At trial, the government and defense presented competing timelines regarding the heroin delivery. The government tried to establish that Harden's heroin reached Schnettler between 7:30 PM-8:00 PM on September 4, 2014 and that Schnettler overdosed on that heroin shortly after 10:00 PM. By contrast, the defense sought to show that Schnettler received and used Harden's heroin by 5:00 PM, did not get high from it, and ultimately overdosed from heroin or morphine that he obtained from another source later in the evening. The following is a summary of the evidence presented at trial and other relevant events.

         A. Autopsy Report

         Dr. Kristinza Giese, an associate medical examiner with the Fond Du Lac County Medical Examiner's office, performed an autopsy on Schnettler. She determined that his death was caused by acute heroin intoxication. Dr. Giese's opinion was based on the presence of a needle puncture mark on Schnettler's left arm, heavy lungs, cerebral edema (brain swelling), and the presence of a heroin metabolite in his urine called 6-monoacetylmorphine ("6-MAM"). Dr. Giese explained that, when injected into the bloodstream, heroin metabolizes into 6-MAM and morphine. She testified that no drug other than heroin produces 6-MAM. She further explained that 6-MAM remains in the blood for seven to forty minutes, depending on the potency of the drug, but can remain in the urine for several hours. According to the toxicology report, Schnettler's urine contained 1.2 micrograms per milliliter of 6-MAM and more than 4 micrograms of morphine. Schnettler's blood did not contain 6-MAM but did have 0.38 micrograms of morphine.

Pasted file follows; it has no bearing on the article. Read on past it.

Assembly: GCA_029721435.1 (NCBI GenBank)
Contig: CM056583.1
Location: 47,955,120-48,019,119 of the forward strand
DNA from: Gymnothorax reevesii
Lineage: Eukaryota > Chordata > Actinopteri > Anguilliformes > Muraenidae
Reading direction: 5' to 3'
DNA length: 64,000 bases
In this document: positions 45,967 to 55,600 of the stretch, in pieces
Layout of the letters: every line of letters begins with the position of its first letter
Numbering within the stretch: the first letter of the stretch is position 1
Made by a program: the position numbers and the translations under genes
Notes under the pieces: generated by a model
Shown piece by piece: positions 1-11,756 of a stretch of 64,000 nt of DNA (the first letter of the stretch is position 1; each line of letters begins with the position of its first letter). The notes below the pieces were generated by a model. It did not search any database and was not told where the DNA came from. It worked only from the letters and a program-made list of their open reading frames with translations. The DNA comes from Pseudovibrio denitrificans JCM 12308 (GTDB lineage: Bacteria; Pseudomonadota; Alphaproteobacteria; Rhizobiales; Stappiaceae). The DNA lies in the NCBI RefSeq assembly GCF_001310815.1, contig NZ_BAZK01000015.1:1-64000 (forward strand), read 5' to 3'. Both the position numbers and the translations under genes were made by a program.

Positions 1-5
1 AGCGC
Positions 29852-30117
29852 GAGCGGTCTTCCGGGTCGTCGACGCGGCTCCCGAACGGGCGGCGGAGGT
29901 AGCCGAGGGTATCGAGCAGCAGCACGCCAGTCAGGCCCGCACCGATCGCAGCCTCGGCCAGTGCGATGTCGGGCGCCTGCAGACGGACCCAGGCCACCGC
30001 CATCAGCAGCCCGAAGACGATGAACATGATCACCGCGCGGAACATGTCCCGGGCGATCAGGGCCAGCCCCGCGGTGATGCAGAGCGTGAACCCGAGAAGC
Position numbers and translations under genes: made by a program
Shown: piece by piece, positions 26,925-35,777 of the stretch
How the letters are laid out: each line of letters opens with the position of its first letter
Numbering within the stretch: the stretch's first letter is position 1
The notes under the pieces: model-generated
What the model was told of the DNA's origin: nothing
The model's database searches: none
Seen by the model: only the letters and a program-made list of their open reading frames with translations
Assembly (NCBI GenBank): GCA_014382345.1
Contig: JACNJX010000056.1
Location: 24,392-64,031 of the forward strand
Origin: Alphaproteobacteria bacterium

On cross-examination, Harden's counsel asked Dr. Giese whether, if someone used heroin at 5:00 and was seen to be alert at 8:00, she would expect them to die from that single dosage at 10:00. Giese responded that she "would be a little surprised" and "wouldn't expect it to be that long." She testified that she would expect someone to die "within minutes" or "within some hours" after injecting heroin, depending on the potency of the drug. Harden's counsel also asked Dr. Giese whether Schnettler's toxicology report was consistent with heroin use at 5:00 and a morphine overdose at 10:00. Dr. Giese responded that Schnettler's blood "would have probably a higher level of morphine, " but she would still expect to see 6-MAM in the urine based on the earlier dosage of heroin.